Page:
Nice looking plant, congrats!

Tropical Fruit Discussion / Anyone growing Uvaria Ruffa
« on: November 11, 2023, 05:07:15 AM »
I have several very sad looking seedlings, that look like they might die any moment now. They are around a year old and are just about 5 -10 cm high. Leaves are light yelowwish green, they do not grow at all anymore, planted in well drained turf.
Can someone give me a hint as to what to do to make them grow? They were in the greenhouse all summer, in dapled shade, now they are inside the house ,on a south facing window.  I have 2 soursops that i started along with the uvaria's, and those although still not doing wonderfull, are growing much better that the uvaria, if that is of any value showing what the conditionds are like.

Tropical Fruit Discussion / Re: Hand Pollination - passiflora decaisneana
« on: November 11, 2023, 02:00:26 AM »
Is the rind thick and edible on this species? My plant had just a few flowers, nothing set, i failed to grow caerulea and alata to flower,  to cross pollinate. Alot of flower buds aborted, plant is growing as normal.

The full tree leaf strip should come right before the tree wakes up from winter.  Around February or March here. 

But you can continue to do it through summer to get more flowers.  But this time dont strip the whole tree.  Just strip back some leaves towards the inside of the tree on big branches where a good fruit will form.

Ive never done a full leaf strip to them, i tend to remove some of the big leaves on the strong outerfacing branches, and leave the weak interior ones have their leaves on, so the plant doesnt get as shocked. I dont know if thats the right thing to do, i may do a more severe leaf strip next year.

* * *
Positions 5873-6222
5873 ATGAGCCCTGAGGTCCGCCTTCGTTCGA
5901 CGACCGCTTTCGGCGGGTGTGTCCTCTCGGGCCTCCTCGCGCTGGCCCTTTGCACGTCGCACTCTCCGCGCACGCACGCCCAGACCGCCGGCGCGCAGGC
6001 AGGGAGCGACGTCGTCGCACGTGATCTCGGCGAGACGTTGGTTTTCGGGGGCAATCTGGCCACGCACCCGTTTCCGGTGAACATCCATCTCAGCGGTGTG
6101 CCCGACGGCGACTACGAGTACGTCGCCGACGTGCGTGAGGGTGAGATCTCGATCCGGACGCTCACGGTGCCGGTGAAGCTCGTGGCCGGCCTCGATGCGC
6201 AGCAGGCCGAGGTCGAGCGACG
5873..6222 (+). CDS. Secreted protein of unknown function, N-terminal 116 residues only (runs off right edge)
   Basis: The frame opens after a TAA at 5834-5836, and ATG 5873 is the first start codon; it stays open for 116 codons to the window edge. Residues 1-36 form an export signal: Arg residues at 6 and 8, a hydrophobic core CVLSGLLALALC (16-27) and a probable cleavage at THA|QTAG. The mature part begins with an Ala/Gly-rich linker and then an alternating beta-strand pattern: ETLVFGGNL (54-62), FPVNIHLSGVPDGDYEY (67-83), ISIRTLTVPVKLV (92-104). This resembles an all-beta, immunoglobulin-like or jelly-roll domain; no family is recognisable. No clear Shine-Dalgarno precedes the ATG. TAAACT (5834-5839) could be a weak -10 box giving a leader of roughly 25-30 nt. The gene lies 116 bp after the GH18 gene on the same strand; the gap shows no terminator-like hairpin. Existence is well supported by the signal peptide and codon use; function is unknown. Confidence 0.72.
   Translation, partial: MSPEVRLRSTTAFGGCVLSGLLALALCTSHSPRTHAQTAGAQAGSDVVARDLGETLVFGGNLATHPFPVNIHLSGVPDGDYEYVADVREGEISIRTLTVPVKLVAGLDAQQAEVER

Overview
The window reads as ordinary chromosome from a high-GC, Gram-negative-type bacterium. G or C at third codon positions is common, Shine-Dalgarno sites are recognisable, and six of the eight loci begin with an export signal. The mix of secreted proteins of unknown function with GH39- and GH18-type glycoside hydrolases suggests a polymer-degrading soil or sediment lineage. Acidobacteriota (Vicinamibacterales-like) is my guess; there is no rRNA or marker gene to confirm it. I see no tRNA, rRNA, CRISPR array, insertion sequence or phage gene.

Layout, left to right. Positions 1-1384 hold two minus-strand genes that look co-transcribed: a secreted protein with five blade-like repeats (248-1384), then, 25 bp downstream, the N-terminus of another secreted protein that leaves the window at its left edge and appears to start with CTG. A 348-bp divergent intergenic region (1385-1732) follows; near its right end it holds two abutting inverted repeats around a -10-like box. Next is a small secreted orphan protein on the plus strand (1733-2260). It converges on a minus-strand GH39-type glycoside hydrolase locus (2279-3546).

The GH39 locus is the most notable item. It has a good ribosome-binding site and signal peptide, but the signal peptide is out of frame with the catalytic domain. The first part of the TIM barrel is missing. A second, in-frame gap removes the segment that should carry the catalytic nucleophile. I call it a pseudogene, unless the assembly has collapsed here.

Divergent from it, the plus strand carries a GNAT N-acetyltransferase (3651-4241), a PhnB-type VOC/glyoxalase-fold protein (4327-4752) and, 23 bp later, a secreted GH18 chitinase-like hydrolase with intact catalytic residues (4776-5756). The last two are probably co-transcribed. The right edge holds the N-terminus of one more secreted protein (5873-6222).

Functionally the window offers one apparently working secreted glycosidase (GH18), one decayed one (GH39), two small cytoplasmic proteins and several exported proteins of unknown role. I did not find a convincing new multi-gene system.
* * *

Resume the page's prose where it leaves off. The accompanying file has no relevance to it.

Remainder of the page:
I dont know if the biological spring for the plant is in line with our actual spring, since they are mostly consistently growing. One of them now is making a few flower buds and trying to push growth from the bases of apical leaves, without them being removed, the other tree is also growing but not as strong right now.
They do tend to get a discoloration on the leaves towards spring, but ive never had them shed their leaves alone, ive awlays had to interfere and force it, they are evergreen for me .

This article was in my files and it might interest you.

Downloaded and saved! Thank you! Judjing by the pruning done here and on other places ive seen, i am not pruning enough. I will have to do a major prune next year, the canopies are getting too bushy, i just havent had the heart to prune mine like that, seems quite severe but being greenhouse grown in a limited space, will have to do it.

Does someone else do leaf strip to cherimoya, and at which time of the season do you do it? I did once a strip in june, thats our spring here , had a strong bloom after that.

My cherimoya never sees below 53F (12C) or so and flowers like crazy
More good news! I was thinking that they need more cold to triger blooming, since thats what some articles claim.
The low percent of blooms must have been a result of the vety late leaf strip, i remember we had the strongest heat waves in this period also, so this may also have coused it.

Here in the Azores i rarely have hours below 10c and I get very good flowering on the cherimoyas.

Thank you for the feedback! The weak flowering may be due to the time i tried to promote it, i felt it was a bit late at the time. I will do the procedure around may or june next year! Will try to keep the greenhouse a bit cooler for a bit more, but not as cool as i anticipated. 

I usually do not repot any plant, guava also, until the whole root ball is filled nicely with roots. Plants when repoted, first send strong roots that try to go as deep as they can, leading to roots showing tru the drainage holes shortly after repotting. That doesnt mean that the whole soil area has been occupied,  and doesnt mean there is a need for a repot. I always take out of the pot and inspect how tight the roots have grown, if they are pretty netted i repot. Another clue that there is a need for a repot should be the soil drying too fast. The soil check obviously can be harder to do ,if your pot i very big awready.